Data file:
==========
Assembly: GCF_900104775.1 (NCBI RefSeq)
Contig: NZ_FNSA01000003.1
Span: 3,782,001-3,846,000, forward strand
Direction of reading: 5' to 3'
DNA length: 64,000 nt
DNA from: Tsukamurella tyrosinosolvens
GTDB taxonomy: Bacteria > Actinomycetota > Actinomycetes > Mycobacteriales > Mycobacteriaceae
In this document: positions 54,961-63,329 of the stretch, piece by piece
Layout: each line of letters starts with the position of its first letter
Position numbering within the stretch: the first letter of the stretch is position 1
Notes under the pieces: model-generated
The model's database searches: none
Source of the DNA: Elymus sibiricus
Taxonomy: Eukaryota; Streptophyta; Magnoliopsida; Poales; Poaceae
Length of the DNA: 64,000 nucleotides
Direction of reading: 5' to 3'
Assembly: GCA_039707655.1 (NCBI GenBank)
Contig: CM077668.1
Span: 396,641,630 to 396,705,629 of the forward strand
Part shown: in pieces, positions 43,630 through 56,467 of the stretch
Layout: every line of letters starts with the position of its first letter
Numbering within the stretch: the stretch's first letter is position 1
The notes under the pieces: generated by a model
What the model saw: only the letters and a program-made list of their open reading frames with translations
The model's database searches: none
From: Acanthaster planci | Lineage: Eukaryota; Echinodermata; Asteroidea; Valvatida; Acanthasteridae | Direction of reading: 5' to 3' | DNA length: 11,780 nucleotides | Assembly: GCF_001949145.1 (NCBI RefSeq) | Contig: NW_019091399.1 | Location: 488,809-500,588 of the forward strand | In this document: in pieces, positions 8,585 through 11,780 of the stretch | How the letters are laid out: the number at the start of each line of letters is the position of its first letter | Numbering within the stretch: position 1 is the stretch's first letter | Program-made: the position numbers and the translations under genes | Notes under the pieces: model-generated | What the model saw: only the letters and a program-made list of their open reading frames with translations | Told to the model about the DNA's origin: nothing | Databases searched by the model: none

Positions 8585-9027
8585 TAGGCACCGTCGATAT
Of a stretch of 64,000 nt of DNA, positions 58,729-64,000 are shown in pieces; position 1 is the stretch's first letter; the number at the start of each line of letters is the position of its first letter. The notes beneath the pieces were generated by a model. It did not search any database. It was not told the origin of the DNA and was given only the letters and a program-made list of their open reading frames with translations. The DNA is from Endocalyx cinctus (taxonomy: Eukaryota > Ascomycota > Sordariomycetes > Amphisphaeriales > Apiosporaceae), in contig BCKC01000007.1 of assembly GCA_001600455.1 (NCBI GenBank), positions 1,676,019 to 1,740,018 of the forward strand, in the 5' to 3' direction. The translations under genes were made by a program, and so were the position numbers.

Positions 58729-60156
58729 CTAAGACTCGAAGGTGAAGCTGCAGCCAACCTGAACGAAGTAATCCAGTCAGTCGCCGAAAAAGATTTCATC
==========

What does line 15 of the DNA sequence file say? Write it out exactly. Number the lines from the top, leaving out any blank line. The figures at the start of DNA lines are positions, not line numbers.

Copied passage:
Length of the DNA: 64,000 nucleotides